Chicago Cubs: David Ross could pull “double duty” in future


Chicago Cubs catcher, David Ross, has already stated that he plans on returning to the team for the 2016 season, but he and the Cubs may be best served to officially take on his unofficial role as a coach for the team.

Current bench coach and right-hand man to current Cubs manager, Joe Maddon, Dave Martinez, is rumored to be a candidate for the vacant Los Angeles Dodgers managerial role.

Martinez’s value to Maddon and the Cubs cannot go unnoticed as he is an extension of Maddon. In an interview conducted by David Laurila of, Martinez gave some insight into his role with Joe Maddon.

"“I do everything Joe does, except I don’t have to deal with the media and I don’t get credit for anything. I help manage the game the way I see fit. I’m very opinionated and give Joe my opinions. Ultimately he makes the final decisions, but I do the best I can to manage the games alongside him.”"

Ross has shown the makeup of what is needed to be a big league coach as it is, why not take on the role now?

While being a player-coach isn’t common, it also isn’t unheard of. Some of the more well-known names to wear both hats are: Joe Torre (1977 New York Mets), Pete Rose (1984-86 Cincinnati Reds), Frank Robinson (1975 Baltimore Orioles) and Ty Cobb (1921-26 Detroit Tigers).

More from Cubbies Crib

Even the Chicago Cubs have had several player-managers in their history books. Cap Anson, who was a player-manager for over 20 years, did so with the Cubs from 1876-1897. In 1962, during the Chicago Cubs’ infamous “College of Coaches” era, El Tappe would be a player-manager during the season.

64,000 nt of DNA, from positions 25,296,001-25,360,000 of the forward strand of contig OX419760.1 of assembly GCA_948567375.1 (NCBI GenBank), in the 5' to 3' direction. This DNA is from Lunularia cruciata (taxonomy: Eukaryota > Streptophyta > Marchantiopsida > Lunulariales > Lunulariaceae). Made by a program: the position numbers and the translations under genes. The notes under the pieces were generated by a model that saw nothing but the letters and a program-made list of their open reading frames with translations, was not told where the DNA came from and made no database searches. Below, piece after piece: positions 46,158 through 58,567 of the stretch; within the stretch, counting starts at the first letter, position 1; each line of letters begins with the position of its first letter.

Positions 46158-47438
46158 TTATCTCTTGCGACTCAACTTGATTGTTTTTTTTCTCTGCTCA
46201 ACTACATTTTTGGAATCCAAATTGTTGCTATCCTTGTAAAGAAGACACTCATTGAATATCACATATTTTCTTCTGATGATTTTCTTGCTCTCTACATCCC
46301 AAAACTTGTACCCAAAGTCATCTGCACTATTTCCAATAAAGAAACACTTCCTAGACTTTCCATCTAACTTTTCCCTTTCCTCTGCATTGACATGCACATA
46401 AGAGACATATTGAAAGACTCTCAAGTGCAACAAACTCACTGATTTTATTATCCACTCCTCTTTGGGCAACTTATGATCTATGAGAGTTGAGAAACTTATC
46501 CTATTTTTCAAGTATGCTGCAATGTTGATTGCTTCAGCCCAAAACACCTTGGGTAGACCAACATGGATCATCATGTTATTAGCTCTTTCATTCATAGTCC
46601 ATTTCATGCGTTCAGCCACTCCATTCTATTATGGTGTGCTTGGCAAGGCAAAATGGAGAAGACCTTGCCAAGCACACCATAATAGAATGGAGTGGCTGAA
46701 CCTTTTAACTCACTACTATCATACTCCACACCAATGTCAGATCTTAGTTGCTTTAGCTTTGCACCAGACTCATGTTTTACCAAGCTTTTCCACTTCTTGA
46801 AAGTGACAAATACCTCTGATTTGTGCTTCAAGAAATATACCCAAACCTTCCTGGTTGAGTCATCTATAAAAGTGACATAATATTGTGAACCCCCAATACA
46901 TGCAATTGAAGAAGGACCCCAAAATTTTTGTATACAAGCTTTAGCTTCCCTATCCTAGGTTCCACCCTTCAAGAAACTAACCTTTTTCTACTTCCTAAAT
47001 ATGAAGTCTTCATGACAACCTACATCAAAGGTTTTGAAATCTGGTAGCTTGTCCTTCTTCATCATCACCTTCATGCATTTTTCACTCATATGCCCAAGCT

Ross’ value on the field of play may not be what a lot of fans would like, but you cannot take away the value that he adds to the pitching staff, the clubhouse, and the dugout as a leader to a very young team.

It would be very easy for a very young team that played as well as this past season’s Cubs’ team played to get caught up in the hype; having leaders like Ross on the club allows Maddon to continue to do his day-to-day work as a manager and not get caught up in the “babysitting” role.

There is little doubt that Ross will, at the very least, be a coach one day in Major League Baseball, why not get his feet wet while helping this young Cubs team reach its full potential on the field as well? It seems like a win-win scenario for everyone involved.